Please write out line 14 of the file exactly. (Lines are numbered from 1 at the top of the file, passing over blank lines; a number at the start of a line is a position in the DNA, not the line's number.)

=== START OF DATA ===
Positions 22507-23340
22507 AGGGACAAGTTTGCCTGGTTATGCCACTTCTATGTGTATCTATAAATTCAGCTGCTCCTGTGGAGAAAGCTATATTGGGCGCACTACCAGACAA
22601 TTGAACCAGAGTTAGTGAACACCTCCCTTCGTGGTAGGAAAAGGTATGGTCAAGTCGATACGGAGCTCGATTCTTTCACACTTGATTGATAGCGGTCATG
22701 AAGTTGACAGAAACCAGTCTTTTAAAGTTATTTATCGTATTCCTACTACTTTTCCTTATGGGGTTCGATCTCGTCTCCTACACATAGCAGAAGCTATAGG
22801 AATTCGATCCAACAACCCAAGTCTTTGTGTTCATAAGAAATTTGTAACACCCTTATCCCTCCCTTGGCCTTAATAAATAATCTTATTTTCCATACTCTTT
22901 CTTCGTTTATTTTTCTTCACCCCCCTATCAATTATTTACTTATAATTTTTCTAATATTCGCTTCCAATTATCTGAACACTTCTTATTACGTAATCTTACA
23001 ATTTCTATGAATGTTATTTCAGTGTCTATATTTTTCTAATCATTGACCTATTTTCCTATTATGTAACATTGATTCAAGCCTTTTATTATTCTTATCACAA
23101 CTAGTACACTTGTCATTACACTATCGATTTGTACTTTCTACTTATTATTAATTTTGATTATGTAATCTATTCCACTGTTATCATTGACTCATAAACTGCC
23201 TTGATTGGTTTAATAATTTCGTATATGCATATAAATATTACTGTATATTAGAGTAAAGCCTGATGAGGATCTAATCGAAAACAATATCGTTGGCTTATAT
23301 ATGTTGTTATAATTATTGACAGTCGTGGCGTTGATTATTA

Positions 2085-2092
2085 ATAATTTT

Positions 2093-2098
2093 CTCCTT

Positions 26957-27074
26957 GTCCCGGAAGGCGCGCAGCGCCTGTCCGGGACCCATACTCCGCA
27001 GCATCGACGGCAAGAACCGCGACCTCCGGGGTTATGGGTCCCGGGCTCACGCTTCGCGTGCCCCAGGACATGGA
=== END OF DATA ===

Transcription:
2093 CTCCTT